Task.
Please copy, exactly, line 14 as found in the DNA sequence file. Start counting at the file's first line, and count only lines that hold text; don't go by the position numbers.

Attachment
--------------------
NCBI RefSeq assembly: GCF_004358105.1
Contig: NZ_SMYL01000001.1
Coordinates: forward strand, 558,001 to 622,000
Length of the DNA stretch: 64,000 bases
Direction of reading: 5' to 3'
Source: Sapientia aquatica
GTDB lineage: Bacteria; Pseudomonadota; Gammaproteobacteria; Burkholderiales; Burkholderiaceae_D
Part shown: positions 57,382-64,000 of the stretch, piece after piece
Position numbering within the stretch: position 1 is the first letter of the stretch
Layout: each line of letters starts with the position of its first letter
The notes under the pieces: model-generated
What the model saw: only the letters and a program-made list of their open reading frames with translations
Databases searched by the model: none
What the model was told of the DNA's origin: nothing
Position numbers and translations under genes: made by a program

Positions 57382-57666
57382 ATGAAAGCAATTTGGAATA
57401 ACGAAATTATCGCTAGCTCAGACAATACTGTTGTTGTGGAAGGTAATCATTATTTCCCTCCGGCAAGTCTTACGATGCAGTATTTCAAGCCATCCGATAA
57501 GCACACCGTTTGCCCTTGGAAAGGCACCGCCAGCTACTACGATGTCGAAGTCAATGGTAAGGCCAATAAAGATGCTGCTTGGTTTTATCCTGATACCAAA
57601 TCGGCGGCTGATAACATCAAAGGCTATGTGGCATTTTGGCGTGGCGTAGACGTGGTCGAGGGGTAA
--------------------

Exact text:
What the model was told of the DNA's origin: nothing